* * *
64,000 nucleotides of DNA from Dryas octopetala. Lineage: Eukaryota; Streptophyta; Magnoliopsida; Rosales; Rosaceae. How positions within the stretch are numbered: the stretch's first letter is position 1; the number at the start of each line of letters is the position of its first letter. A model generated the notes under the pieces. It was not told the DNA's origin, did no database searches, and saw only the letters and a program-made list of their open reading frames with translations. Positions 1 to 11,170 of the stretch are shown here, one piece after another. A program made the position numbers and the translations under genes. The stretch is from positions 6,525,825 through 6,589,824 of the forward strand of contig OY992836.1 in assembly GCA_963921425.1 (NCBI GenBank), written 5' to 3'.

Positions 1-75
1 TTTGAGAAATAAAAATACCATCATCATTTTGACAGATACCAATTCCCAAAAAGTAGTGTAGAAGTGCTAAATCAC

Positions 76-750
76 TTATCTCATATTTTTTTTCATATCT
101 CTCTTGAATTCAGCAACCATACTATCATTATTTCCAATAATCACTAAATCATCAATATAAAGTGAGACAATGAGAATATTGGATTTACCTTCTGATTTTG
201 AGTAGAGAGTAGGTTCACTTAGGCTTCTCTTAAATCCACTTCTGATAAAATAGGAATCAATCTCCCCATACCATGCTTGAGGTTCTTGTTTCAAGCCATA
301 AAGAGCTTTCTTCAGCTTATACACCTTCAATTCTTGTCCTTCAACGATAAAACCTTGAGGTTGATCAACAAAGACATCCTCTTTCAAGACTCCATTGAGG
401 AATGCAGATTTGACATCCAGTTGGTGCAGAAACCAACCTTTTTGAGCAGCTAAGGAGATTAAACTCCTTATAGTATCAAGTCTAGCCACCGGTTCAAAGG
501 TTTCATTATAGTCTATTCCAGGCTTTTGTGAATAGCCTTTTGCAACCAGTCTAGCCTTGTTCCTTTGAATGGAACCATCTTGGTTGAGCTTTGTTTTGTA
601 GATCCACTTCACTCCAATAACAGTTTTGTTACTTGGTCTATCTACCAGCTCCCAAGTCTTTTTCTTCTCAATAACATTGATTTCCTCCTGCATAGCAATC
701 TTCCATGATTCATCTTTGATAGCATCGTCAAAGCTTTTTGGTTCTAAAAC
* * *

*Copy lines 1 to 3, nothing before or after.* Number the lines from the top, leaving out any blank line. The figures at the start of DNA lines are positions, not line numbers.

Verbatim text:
64,000 nucleotides of DNA from Dryas octopetala. Lineage: Eukaryota; Streptophyta; Magnoliopsida; Rosales; Rosaceae. How positions within the stretch are numbered: the stretch's first letter is position 1; the number at the start of each line of letters is the position of its first letter. A model generated the notes under the pieces. It was not told the DNA's origin, did no database searches, and saw only the letters and a program-made list of their open reading frames with translations. Positions 1 to 11,170 of the stretch are shown here, one piece after another. A program made the position numbers and the translations under genes. The stretch is from positions 6,525,825 through 6,589,824 of the forward strand of contig OY992836.1 in assembly GCA_963921425.1 (NCBI GenBank), written 5' to 3'.

Positions 1-75
1 TTTGAGAAATAAAAATACCATCATCATTTTGACAGATACCAATTCCCAAAAAGTAGTGTAGAAGTGCTAAATCAC